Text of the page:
Figure 13 illustrates binned intensity change versus temperature during sample heating. Figure 14 illustrates absolute intensity ratio versus temperature during sample cooling. Figure 15 illustrates absolute intensity ratios versus temperature during sample heating. Figure 16 illustrates mean and standard deviation of absolute ratios during sample cooling. Figure 17 illustrates mean and standard deviation of absolute ratios during sample heating. Figure 18 illustrates binned intensity change versus temperature during sample cooling. Figure 19 illustrate binned intensity change versus temperature during sample heating. Figure 20 illustrates calibration and measured intensity change during sample cooling. Figure 21 illustrates calibration and measured intensity change during sample heating. Figure 22 illustrates error graphs showing respective temperature minima during cooling. Figure 23 illustrates error graphs showing respective temperature minima during heating. Figure 24 illustrates calibration and measured intensity change versus temperature range Figure 25 is a photograph of the experimental setup.

Figure 26 is a photograph of the sample measurement site

Figure 27 is a photograph of the sample measurement site during data collection.

Figure 28 provides data analysis for wavelength selection

Figure 29 provides data analysis for temperature calibration algorithm.

Figure 30 illustrates depth vs signal for hybrid 0.6% TLC.

Figure 31 illustrates calibration and measured right singular vectors during sample heating. Figure 32. illustrates calibration and measured right singular vectors during sample heating. Figure 33 illustrates error graphs showing respective temperature minima, 30.0 - 30.5. Figure 34 illustrates error graphs showing respective temperature minima, 33.0 - 33.5.

Detailed Description

The present invention is based on the finding that a photonic methodology using

thermochromics may be used to provide the simultaneous measurement of temperature and depth of a periodontal pocket. Accordingly, the present invention relates to an optical periodontal probe comprising a thermochromic material for measuring depth and/or temperature of a periodontal pocket. Also provided are methods of measuring depth and/or temperature of a periodontal docket wherein temperature of the periodontal pocket is determined from the spectrum of light returning to the detection means from the probe tip; and wherein the depth of the periodontal pocket is determined from the wavelength dependent intensities returning from the probe tip.

The periodontal probe comprises a handle and an optically transmissive probe tip. The handle comprises one or multiple light sources for illuminating the probe tip and a detection means for detecting wavelength dependence and intensity of light reflected from the probe tip. The probe tip comprises thermochromic material and a optically transmissive solid carrier material.

Insertion of the probe tip into a periodontal pocket causes the thermochromic material in the portion of the probe tip inserted into the periodontal pocket to change colour in a temperature dependent manner. In particular, in certain embodiments thermochromic material is a first colour or colourless below a threshold temperature (Ton) and as temperature is increased, pass through a series of colours until a maximum temperature is reached and a particular colour is maintained or transparency restored. In specific embodiments, the thermochromic material is colorless below a first threshold temperature (Ton), change in colour over a 8°C temperature range, and maintain a blue hue when above the maximum temperature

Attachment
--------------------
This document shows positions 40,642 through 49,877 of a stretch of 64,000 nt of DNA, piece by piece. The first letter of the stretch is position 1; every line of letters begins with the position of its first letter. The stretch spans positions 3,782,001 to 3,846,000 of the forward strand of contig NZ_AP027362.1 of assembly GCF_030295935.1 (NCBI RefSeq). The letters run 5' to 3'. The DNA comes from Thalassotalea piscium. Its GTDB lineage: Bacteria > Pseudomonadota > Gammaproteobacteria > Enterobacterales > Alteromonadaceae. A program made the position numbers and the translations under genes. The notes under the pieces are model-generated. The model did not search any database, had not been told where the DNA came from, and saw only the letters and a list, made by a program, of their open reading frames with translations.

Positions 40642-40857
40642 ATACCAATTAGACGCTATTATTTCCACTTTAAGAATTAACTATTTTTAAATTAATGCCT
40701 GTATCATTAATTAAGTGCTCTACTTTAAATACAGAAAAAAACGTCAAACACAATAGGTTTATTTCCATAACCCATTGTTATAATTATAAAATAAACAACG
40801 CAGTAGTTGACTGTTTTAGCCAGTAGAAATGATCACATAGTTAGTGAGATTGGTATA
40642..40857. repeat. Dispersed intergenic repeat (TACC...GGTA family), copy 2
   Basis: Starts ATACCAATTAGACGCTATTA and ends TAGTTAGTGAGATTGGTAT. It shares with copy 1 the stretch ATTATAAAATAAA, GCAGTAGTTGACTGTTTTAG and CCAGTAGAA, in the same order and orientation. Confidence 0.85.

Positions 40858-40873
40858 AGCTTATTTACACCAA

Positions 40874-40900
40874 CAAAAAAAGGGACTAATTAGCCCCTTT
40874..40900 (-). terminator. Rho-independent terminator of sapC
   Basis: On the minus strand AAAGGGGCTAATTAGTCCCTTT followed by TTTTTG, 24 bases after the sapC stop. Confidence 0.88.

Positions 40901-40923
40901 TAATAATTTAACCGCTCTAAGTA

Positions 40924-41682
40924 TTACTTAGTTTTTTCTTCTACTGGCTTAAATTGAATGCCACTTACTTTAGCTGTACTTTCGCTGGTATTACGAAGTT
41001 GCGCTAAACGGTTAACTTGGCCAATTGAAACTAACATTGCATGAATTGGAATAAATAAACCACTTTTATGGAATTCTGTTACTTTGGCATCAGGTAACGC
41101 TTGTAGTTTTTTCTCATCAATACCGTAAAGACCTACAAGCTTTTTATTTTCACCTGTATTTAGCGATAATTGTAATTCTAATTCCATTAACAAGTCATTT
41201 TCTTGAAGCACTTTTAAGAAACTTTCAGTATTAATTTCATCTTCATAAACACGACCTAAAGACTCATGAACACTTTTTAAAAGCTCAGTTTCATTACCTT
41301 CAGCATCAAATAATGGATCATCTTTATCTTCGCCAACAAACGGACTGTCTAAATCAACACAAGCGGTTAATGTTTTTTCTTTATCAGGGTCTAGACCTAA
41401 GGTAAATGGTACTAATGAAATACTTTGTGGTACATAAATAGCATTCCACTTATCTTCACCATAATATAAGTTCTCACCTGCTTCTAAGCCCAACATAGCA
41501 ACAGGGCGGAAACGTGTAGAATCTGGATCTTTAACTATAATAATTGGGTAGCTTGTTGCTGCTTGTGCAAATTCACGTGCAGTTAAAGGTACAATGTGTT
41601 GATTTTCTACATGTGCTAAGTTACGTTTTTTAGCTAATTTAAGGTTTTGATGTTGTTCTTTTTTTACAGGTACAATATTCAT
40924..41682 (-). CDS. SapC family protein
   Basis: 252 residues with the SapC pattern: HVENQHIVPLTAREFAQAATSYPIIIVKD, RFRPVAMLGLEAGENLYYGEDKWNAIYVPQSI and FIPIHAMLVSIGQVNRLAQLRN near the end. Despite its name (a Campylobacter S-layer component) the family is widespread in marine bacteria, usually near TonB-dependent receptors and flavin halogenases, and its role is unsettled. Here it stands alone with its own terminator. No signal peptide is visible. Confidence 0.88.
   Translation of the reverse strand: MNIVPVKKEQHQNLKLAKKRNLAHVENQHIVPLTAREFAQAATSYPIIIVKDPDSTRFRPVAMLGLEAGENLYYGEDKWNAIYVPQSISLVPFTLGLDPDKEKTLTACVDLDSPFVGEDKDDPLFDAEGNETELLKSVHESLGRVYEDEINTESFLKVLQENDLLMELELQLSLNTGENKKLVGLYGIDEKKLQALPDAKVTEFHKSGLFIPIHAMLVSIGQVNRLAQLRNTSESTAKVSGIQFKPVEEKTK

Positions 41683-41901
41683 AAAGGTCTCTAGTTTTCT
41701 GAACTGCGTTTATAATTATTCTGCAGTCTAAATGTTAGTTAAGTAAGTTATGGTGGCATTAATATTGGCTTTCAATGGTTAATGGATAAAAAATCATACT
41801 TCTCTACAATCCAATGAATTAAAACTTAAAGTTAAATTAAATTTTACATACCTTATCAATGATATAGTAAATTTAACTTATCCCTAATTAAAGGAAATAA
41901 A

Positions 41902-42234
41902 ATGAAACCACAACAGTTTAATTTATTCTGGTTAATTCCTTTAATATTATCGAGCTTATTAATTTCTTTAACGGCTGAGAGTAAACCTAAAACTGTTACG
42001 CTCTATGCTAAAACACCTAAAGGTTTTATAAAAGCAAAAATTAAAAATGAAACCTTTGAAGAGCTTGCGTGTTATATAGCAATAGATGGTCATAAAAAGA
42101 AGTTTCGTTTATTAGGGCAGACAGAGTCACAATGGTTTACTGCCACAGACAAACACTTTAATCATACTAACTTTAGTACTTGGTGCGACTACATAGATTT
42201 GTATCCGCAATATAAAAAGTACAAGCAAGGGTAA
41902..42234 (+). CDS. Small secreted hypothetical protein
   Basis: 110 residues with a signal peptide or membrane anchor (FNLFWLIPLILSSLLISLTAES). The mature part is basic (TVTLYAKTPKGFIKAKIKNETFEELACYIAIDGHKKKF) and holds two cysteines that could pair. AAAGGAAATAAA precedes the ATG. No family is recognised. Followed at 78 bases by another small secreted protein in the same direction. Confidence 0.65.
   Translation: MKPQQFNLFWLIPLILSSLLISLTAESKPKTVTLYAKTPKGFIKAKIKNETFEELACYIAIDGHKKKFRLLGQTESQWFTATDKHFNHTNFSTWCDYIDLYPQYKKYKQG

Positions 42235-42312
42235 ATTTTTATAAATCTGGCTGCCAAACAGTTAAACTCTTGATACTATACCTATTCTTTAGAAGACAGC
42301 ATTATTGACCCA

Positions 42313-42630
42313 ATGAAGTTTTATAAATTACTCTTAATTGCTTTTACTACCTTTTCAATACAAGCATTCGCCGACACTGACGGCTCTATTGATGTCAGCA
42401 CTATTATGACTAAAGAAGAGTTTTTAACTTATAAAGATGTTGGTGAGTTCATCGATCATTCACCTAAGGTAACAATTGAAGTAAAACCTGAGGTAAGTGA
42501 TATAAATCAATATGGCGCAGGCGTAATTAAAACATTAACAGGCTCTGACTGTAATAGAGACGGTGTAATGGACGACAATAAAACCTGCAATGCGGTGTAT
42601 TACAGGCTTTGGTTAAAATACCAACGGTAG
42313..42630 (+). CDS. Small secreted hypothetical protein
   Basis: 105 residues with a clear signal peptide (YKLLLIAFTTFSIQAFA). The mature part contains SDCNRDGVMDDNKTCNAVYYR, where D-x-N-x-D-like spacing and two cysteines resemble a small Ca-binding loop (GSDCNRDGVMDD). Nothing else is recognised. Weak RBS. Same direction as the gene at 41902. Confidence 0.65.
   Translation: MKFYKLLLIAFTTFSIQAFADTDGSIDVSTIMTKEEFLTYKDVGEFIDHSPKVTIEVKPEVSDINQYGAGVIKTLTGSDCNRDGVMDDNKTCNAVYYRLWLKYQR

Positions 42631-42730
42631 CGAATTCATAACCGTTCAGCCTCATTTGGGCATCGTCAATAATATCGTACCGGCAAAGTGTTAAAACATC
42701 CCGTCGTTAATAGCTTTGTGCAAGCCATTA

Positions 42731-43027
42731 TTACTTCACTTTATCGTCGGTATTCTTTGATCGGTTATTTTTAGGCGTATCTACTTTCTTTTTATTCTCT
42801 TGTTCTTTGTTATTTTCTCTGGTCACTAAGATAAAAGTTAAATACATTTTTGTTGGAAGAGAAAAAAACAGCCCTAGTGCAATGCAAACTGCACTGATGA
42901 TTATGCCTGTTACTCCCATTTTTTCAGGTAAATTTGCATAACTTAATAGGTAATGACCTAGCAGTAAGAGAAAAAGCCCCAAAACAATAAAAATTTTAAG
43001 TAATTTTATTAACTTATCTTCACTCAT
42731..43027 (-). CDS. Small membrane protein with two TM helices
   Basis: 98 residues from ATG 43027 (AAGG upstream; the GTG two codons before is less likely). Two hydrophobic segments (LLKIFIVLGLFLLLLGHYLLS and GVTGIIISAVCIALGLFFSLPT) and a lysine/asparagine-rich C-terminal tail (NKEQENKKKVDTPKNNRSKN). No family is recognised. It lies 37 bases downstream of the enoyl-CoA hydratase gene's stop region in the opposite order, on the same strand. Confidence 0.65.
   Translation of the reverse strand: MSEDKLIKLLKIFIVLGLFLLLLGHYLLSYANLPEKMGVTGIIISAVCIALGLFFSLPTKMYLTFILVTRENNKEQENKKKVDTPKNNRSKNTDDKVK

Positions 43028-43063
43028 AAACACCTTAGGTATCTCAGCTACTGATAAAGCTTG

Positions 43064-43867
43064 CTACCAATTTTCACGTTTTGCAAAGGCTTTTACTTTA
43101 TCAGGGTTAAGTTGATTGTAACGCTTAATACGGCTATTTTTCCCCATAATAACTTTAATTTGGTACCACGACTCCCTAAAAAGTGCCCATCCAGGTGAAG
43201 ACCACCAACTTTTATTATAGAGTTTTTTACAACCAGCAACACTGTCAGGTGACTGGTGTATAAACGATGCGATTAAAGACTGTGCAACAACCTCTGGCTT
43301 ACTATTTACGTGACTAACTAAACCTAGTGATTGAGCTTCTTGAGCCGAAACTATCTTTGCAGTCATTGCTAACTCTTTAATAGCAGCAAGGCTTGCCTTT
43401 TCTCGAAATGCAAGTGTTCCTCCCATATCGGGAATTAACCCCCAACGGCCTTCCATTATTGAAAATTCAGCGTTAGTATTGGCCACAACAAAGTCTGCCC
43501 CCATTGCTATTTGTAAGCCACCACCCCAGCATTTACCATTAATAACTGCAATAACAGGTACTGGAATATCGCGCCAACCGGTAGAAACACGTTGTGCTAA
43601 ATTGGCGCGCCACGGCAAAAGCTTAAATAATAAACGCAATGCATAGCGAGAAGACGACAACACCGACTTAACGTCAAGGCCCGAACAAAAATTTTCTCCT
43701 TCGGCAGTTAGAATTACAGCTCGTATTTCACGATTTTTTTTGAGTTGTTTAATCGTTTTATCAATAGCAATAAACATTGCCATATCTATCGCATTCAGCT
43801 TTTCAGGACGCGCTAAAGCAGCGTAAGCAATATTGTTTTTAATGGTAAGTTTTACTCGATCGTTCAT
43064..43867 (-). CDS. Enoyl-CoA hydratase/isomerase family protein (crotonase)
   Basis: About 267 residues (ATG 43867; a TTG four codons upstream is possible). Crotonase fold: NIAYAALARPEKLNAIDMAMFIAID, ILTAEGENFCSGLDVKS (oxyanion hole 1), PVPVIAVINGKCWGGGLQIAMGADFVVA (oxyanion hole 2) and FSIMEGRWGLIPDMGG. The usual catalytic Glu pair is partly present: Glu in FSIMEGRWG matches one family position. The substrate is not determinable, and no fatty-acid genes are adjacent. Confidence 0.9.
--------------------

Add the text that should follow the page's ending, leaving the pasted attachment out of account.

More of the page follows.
detectable Tsat = Ton +8°C). In specific embodiments, the Ton= 32°C and Tsat = 40°C.

Accordingly, the temperature of the periodontal pocket may be determined from the wavelength of light (spectrum or selective probing wavelengths) reflected back to the detection means from the probe tip. The portion of the probe within the periodontal pocket is warmed above threshold temperature by the contact with the tissue and tooth and be coloured. The portion of the probe outside the pocket will be below threshold temperature and will be colourless. Accordingly, the intensity of a particular range of wavelengths of light reflecting to the detection means from the probe tip may be used to determine periodontal pocket depth.

In certain embodiments, the probe measures temperature (the average temperature of the tissue in contact with the probe) to an accuracy of 0.5°C. In certain embodiments, the probe measures temperature to a resolution of 0.2°C. In certain embodiments, the probe is able to perform a full periodontal exam without performance loss in temperature measurements. In certain embodiments, the probe requires no more than 1 second to perform a temperature measurement. In certain embodiments, the probe measures temperature at least 10 times per second. In certain embodiments, the probe measures temperature 100 times per second.

Depth can also be monitored using the probe. The portion of the probe within the pocket will be warmed above Ton by the contact with the tissue and be activated (coloured). The portion of the probe outside the pocket will be below Ton and will be transparent. The volume of interaction between the light and the activated TC is the volume within the gum pocket. A shallow pocket will result in a small interaction volume (less signal) and a deep pocket a larger interaction volume (more signal). The pocket depth is in this way encoded in the signal intensity.

Accordingly, the present invention provides a method of measuring periodontal pocket depth and/or temperature using a photonic periodontal probe comprising: a handle and an optically transmissive probe tip; the handle comprising a light source for illuminating said probe tip and a detection means for detecting spectrum and intensity of light reflected from said probe tip; the probe tip having a proximal end connected to the handle and an opposite distal end for insertion into the periodontal pocket; and the probe tip having thermochromic material and a solid carrier material, wherein temperature of said periodontal pocket is determined from the wave length dependence reflected back to the detection means from the probe tip; and wherein the depth of the periodontal pocket is determined from the intensity of light reflected back to the detection means from probe tip.